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A young male California sea lion (Zalophus californianus) that was injured severely in the wild after being entangled in discarded ropes and garbage in the sea.

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Hit-and-run victims on Florida’s busy waterways, injured manatees maintain vital buoyancy only with the aid of inflatable wet suits at Orlando’s Sea World.

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A geometrid moth (with a damaged wing) on Bioko Island, Equatorial Guinea.

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A live monitor lizard (Varanus niloticus) in the market in Malabo, Equatorial Guinea, Africa.

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A live monitor lizard (Varanus niloticus) in the market in Malabo, Equatorial Guinea, Africa.

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A great grey owl (Strix nebulosa) at the New York State Zoo.

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A great grey owl (Strix nebulosa) at the New York State Zoo.

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A great grey owl (Strix nebulosa) at the New York State Zoo.

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A great grey owl (Strix nebulosa) at the New York State Zoo.

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A great grey owl (Strix nebulosa) at the New York State Zoo.

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A great grey owl (Strix nebulosa) at the New York State Zoo.

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A great grey owl (Strix nebulosa) at the New York State Zoo.

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A great grey owl (Strix nebulosa) at the New York State Zoo.

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A great grey owl (Strix nebulosa) at the New York State Zoo.

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A critically endangered (IUCN) and federally endangered, injured Kemp’s ridley sea turtle (Lepidochelys kempii) at the Gladys Porter Zoo.

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A critically endangered (IUCN) and federally endangered, injured Kemp’s ridley sea turtle (Lepidochelys kempii) at the Gladys Porter Zoo.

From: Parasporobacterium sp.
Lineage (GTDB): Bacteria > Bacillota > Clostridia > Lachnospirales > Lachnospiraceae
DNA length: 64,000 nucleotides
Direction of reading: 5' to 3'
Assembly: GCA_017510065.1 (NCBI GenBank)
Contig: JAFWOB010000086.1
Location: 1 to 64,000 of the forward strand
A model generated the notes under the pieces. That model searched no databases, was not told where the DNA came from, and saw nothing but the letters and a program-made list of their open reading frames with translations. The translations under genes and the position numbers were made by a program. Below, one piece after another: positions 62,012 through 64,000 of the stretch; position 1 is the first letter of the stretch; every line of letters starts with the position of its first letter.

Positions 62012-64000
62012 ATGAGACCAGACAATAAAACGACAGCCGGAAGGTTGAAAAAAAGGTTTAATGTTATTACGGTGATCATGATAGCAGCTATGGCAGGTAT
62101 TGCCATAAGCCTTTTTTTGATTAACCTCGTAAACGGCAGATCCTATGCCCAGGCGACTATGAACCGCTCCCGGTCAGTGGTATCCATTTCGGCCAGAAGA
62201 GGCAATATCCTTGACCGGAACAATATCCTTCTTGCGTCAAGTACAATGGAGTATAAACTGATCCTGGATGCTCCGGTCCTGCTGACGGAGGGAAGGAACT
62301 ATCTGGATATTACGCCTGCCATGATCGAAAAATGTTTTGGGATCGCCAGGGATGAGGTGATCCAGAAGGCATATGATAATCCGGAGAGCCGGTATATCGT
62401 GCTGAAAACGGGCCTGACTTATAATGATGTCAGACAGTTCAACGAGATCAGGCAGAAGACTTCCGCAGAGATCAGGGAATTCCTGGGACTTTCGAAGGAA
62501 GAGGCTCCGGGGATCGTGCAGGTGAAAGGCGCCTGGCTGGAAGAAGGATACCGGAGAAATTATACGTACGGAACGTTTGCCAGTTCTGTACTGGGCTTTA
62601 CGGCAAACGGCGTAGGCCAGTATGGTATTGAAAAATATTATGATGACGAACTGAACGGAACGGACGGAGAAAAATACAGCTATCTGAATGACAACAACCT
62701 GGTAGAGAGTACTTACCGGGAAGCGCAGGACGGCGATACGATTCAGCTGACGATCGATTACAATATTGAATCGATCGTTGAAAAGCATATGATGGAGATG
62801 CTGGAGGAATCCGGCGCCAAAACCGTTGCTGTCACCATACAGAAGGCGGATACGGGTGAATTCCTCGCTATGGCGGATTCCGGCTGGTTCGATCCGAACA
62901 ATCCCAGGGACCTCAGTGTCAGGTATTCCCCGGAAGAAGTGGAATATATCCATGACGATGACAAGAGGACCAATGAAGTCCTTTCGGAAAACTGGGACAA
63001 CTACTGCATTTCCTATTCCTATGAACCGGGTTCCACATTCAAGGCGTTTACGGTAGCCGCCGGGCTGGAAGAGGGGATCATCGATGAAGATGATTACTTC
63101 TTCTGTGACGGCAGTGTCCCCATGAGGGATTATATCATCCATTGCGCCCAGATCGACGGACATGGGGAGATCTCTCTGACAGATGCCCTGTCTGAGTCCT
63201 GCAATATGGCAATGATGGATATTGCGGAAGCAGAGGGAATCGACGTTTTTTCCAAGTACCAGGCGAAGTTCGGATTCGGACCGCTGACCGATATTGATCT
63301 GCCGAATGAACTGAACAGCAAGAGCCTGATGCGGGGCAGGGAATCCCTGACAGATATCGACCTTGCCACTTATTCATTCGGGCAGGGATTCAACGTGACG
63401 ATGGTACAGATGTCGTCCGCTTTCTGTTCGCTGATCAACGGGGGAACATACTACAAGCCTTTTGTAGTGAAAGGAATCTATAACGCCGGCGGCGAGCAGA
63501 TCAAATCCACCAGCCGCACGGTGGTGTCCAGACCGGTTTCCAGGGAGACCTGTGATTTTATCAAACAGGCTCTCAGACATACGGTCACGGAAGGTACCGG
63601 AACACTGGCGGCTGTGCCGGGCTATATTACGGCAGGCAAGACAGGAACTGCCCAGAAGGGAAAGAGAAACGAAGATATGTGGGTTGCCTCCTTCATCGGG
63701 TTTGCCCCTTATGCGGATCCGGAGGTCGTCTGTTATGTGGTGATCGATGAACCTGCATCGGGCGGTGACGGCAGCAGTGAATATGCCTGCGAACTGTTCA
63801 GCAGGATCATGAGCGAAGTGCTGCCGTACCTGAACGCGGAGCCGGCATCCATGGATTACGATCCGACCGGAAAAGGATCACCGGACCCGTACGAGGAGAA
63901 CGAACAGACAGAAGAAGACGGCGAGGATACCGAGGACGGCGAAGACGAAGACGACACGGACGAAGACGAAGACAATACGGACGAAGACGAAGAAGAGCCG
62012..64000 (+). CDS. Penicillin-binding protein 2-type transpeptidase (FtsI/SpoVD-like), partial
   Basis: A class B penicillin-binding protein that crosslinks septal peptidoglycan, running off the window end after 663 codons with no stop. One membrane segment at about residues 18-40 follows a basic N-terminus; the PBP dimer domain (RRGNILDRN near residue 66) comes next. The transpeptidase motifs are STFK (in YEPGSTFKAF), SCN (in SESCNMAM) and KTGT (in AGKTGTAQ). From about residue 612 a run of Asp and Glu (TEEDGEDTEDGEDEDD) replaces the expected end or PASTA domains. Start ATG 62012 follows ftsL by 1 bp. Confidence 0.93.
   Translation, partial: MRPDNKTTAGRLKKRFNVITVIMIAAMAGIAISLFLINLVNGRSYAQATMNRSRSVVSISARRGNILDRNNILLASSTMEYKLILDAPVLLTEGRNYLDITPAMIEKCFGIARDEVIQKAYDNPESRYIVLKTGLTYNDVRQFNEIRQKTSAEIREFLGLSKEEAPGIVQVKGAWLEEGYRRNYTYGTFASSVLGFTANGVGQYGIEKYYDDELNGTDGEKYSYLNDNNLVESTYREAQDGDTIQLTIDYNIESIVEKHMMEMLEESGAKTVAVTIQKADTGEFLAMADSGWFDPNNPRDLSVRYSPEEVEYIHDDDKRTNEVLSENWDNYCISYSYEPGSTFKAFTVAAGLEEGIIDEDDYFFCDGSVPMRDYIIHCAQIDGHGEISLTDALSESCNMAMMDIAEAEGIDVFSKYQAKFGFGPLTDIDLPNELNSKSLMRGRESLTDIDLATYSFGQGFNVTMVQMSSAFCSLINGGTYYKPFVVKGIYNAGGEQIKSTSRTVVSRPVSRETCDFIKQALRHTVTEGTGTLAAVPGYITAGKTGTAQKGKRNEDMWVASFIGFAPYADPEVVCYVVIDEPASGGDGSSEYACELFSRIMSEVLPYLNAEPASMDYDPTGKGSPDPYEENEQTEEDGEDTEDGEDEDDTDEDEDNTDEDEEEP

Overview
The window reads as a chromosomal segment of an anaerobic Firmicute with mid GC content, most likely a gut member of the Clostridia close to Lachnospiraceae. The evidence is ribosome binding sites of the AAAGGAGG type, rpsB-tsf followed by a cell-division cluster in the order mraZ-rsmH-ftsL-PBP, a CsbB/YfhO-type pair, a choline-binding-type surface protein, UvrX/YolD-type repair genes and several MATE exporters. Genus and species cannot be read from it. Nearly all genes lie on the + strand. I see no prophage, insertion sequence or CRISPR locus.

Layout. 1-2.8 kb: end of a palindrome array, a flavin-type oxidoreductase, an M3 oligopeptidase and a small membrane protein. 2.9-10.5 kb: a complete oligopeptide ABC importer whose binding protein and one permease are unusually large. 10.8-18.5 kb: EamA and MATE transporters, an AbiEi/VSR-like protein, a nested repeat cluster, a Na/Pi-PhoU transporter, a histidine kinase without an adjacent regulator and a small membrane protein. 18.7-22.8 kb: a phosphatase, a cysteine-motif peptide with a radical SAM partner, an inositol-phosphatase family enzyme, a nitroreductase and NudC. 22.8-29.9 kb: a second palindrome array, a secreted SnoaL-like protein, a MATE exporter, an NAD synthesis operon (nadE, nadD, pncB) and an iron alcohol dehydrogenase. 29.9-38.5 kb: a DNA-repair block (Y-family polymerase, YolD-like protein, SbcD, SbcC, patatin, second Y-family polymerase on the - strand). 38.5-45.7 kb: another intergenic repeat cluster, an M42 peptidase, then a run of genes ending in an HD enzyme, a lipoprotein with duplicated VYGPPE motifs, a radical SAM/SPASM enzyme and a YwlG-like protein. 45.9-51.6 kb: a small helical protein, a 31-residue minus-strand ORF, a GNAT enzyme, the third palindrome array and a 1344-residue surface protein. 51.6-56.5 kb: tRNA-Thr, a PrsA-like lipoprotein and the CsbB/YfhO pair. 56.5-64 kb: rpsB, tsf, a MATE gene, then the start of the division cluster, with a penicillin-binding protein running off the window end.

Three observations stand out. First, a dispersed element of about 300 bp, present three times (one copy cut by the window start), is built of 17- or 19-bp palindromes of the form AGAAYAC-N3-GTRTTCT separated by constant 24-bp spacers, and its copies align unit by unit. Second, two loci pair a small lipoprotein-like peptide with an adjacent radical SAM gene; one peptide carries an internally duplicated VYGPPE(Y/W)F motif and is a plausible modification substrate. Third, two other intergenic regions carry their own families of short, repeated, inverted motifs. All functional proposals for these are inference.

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A critically endangered (IUCN) and federally endangered, injured Kemp’s ridley sea turtle (Lepidochelys kempii) at the Gladys Porter Zoo.

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A critically endangered (IUCN) and federally endangered, injured Kemp’s ridley sea turtle (Lepidochelys kempii) at the Gladys Porter Zoo.

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A critically endangered (IUCN) and federally endangered, injured Kemp’s ridley sea turtle (Lepidochelys kempii) at the Gladys Porter Zoo.

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A critically endangered (IUCN) and federally endangered, injured Kemp’s ridley sea turtle (Lepidochelys kempii) at the Gladys Porter Zoo.

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A critically endangered (IUCN) and federally endangered, injured Kemp’s ridley sea turtle (Lepidochelys kempii) at the Gladys Porter Zoo.

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A critically endangered (IUCN) and federally endangered, injured Kemp’s ridley sea turtle (Lepidochelys kempii) at the Gladys Porter Zoo.

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A critically endangered (IUCN) and federally endangered, injured Kemp’s ridley sea turtle (Lepidochelys kempii) at the Gladys Porter Zoo.

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A critically endangered (IUCN) and federally endangered, injured Kemp’s ridley sea turtle (Lepidochelys kempii) at the Gladys Porter Zoo.

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A critically endangered (IUCN) and federally endangered, injured Kemp’s ridley sea turtle (Lepidochelys kempii) at the Gladys Porter Zoo.

Photo: Julie Jensen Director of Marketing | WVC O: 866.800.7326 | D: 702.443.9249 | E: j.jensen@wvc.org